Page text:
Word Nerd is back! I enjoyed preparing for and attending the American Christian Fiction Writers’ conference last week, but I’m equally enjoying being back to Word Nerding.
Right time of the year for this word, isn’t it? I learned some interesting things as I put my word nerd mind to magic.
Magic comes from Greek magike, meaning “the sorcerer’s art,” (Latin took it from Greek almost as-is: magice) which is from the Persian magus. This comes from the Indo-European root where we also get our word “mighty,” and it signifies having power or control over supernatural forces.
According to my favorite dictionary in the world, Noah Webster’s 1828, (http://1828.mshaffer.com) the Greeks used it to refer to a “philosopher among the Persians.”
Which brings me to my second point: Magic is associated with the word “magi,” as in the wise men from the East who traveled to see Jesus after His birth. My trusty American Heritage Dictionary of the English Language notes that magi was also a term for Zoroastrian priests of the Medes and Persians, so it would not surprise me one bit to find that the wise men of the Bible were Zoroastrian priests on a search for truth, since Zoroastrianism was founded around the 6th Century BC (according to Wikipedia—interesting where Word Nerd research leads you).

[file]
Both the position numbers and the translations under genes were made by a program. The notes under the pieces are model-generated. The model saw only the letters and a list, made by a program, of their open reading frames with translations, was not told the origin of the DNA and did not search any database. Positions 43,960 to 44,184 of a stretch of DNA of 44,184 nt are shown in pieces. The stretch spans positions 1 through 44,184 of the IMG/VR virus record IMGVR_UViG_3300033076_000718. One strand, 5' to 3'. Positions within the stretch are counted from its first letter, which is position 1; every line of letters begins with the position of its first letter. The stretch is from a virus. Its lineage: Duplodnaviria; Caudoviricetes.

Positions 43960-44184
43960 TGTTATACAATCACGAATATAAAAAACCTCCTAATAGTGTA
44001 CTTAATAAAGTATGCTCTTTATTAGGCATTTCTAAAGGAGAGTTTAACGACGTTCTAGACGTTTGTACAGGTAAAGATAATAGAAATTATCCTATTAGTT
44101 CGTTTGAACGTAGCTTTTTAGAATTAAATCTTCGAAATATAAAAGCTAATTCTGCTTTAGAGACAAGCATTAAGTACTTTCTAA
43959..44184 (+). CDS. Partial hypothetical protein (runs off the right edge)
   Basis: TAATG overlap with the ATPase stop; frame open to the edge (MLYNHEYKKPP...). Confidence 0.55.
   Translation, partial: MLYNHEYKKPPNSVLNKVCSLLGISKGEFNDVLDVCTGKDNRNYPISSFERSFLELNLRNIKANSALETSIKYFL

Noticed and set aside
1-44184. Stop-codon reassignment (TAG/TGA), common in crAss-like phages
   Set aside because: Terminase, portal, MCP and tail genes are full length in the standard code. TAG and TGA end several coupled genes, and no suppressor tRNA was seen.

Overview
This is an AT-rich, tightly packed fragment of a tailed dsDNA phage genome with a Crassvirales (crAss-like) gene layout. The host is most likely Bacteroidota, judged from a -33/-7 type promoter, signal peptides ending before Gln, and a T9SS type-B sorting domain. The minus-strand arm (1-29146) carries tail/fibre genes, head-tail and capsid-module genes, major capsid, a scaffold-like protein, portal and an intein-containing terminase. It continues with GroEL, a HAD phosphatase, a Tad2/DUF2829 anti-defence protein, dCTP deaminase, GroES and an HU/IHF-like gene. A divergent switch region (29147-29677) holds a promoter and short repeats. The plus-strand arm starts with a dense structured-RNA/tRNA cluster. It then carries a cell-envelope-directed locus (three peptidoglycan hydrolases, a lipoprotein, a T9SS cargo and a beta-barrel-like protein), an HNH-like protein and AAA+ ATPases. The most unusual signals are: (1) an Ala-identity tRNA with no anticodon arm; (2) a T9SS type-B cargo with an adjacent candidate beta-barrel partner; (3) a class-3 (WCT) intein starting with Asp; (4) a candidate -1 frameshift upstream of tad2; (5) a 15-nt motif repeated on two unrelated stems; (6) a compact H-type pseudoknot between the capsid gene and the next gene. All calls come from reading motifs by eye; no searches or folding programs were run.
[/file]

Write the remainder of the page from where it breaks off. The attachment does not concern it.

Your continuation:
Can’t you just picture the holy awe in the faces of the wise men as they discovered not truth, but Truth itself, in the form of a baby, the son of God?
Another fascinating connection is between the words wise and wizard, both from the Middle English.
Seems we associate magic and wizadry with authority, after all, it takes both power and wisdom to have authority. Thank God He has both.
WORD NERD CHALLENGE OF THE WEEK: The word magic denotes power and control over supernatural forces, so find the roots of the words power and control.
By the Way: Short Story Tuesday is also back. Enjoy yesterday’s entry here, and come back for a fiction break next Tuesday.
- October is Word Nerd Month (writerscrampblog.wordpress.com)